Gambian president, Yahya Jammeh, is once again on the offensive against homosexuality, describing the practice as an act of 'indecency' which has no place in the country's military.
‘‘We will not encourage lesbianism and homosexuality. It is a taboo in our armed forces.”
But this is not the first time Jammeh has shown revulsion for gays and lesbians, and certainly not only in the army. The largely homophobic president who seems to enjoy basking in interminable trend of controversies recently ordered all people with sexual orientation to persons of the same sex to leave the country, or risk death.
"The Gambia is a country of believers...sinful and immoral practices as homosexuality will not be tolerated in this country," he said in May 2008. And as usual, he came under wide condemnation then.
President Jammeh made his latest outburst as he preached ‘Indiscipline’ in the military, as part a decoration ceremony for newly promoted army officials, including the country’s newly appointed military chief and his deputy who was just demoted to private and sacked, only to be reinstated a day or so after and promoted to a higher rank. That has been the trend in the country’s largely traumatized military core of late.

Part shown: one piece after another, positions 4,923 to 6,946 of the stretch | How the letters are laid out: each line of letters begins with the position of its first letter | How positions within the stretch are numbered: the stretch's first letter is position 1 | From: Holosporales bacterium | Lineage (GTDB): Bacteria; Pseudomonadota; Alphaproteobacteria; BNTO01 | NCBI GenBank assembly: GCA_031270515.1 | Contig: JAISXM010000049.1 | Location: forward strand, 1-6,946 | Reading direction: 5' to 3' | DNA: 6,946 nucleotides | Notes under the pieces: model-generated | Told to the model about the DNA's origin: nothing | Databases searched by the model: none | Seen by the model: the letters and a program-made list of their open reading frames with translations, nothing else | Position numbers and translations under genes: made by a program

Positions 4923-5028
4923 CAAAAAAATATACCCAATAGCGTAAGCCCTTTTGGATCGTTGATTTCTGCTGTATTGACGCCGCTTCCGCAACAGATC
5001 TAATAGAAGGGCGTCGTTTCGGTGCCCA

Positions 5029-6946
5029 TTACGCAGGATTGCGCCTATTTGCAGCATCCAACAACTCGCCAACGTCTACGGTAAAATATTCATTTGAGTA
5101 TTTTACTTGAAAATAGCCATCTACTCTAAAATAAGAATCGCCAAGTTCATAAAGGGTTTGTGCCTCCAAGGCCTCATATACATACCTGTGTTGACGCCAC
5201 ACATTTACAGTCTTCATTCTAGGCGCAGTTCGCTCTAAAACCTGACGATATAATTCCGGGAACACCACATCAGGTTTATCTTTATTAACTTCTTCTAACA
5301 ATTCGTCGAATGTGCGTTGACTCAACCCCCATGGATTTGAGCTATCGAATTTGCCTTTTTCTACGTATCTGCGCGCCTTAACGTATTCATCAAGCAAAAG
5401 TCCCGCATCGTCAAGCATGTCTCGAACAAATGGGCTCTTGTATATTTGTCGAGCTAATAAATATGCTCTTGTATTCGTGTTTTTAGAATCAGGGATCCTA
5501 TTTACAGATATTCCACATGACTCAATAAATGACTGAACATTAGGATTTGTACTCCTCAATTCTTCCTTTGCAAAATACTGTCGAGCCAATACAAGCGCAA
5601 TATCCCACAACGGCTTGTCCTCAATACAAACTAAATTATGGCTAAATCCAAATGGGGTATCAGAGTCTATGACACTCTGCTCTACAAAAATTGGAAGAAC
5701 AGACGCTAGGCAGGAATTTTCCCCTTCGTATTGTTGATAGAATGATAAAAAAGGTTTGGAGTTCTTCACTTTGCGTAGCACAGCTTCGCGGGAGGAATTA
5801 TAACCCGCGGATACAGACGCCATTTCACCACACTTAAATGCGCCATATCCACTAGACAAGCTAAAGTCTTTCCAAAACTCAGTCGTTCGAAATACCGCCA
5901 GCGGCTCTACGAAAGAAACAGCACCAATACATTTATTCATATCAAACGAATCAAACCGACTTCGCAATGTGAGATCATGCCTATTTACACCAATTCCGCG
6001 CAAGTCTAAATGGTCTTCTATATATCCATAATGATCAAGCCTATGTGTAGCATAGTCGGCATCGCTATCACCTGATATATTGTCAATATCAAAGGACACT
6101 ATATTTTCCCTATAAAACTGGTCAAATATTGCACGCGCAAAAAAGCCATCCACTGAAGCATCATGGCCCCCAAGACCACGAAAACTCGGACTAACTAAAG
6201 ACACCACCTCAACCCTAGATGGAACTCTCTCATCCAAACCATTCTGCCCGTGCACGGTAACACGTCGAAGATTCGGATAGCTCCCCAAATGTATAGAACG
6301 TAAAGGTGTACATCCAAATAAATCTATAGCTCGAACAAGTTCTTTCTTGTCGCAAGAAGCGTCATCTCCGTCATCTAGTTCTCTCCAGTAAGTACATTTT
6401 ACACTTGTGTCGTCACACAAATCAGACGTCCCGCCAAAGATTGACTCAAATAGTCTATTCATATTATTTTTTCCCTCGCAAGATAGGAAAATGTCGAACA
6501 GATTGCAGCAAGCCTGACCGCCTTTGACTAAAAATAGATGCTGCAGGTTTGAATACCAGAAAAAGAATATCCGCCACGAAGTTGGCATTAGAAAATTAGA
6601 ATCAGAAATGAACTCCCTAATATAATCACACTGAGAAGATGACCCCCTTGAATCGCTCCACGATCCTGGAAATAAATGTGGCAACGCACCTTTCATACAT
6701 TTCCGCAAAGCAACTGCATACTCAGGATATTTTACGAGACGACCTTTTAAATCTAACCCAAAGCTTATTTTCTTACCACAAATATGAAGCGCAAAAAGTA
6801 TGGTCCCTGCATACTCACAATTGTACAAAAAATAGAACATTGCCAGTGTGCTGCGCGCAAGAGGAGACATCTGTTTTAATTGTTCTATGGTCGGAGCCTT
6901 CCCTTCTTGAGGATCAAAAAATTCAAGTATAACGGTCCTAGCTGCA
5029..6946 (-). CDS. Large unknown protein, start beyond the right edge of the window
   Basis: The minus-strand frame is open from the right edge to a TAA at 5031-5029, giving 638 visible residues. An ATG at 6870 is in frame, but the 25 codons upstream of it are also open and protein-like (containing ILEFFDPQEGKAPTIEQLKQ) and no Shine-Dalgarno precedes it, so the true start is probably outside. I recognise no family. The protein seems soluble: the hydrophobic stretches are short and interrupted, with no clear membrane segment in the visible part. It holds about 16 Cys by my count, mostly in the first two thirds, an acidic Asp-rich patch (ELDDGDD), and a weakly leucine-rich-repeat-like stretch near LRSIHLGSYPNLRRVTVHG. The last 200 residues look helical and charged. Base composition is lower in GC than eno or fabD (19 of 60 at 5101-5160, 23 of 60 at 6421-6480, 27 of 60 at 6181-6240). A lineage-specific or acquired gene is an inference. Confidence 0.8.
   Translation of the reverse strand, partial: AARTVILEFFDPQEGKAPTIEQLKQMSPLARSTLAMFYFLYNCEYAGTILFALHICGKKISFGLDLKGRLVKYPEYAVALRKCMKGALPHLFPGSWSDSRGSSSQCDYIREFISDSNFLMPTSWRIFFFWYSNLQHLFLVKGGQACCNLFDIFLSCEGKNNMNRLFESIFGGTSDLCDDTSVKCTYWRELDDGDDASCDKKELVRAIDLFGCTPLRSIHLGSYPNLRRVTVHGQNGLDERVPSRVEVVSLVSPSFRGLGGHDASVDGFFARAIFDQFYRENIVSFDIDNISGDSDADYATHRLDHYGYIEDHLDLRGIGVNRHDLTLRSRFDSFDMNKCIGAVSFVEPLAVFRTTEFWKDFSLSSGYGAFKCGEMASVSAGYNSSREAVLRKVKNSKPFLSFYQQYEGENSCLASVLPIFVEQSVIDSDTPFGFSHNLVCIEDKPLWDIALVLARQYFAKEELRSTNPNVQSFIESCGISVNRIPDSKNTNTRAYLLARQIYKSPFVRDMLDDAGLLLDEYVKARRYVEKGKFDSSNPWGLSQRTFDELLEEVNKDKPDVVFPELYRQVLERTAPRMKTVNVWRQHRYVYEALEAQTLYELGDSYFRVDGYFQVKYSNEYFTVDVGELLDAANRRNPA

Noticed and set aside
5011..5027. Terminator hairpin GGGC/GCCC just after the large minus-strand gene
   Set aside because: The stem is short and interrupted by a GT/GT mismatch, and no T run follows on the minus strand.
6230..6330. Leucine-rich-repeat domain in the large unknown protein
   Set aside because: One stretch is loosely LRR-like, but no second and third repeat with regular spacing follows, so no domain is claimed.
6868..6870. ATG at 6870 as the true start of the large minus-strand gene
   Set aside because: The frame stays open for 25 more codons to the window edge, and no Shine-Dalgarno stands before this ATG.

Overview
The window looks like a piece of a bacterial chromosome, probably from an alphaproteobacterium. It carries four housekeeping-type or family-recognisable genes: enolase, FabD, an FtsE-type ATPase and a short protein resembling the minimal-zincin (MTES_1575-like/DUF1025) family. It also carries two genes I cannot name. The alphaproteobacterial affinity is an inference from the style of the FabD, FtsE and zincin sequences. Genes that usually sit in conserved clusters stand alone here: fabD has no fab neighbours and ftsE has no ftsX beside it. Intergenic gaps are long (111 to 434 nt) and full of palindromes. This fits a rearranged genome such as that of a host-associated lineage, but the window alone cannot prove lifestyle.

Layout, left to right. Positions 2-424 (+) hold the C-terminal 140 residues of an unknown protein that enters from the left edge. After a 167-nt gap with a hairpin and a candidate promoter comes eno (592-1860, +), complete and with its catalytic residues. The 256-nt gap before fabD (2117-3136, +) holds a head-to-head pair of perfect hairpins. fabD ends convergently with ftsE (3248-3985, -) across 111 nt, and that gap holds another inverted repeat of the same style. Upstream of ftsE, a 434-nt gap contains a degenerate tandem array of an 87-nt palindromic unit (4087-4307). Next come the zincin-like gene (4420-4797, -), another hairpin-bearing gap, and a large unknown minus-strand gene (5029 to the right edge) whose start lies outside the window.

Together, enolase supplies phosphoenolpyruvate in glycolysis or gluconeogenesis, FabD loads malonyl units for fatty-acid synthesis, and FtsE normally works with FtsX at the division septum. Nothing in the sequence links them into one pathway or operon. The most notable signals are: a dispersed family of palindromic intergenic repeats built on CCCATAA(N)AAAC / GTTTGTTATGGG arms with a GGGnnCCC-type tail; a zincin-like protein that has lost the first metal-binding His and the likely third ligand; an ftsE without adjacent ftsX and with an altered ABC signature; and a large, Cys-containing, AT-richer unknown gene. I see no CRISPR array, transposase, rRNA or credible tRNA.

He said that indiscipline in the army will not be tolerated. “Discipline in the army cannot be compromised. We have seen a drastic drop in discipline in the army which is unacceptable. If you wear a uniform, you must be exemplary in discipline,” the president stated.
An undisciplined army, he added, is equal to a band of robbers and thus “dangerous to the nation. From the general down to recruits, I am not going to tolerate indiscipline.”
In his characteristic posture, the Gambian leader, notorious for his uncompromisingly strong feeling of hostility for the country’s colonial power, Britain, said he has achieved so much in 15 years for the Gambian army what the British could not in 400 years. He pointed to the existence of the rank of ‘General’ in the present Gambian army as indication of this fact.
Over the past few weeks there have been persistent reports of alleged coup attempt, and this has mainly been fueled by a number of arrests of senior military officers, including the country’s immediate former army chief who was instrumental in foiling a coup that almost saw the removal of Yahya Jammeh who himself came to power by the barrel of the gun.
The men have since been in detention without charges or any official explanation from the authorities.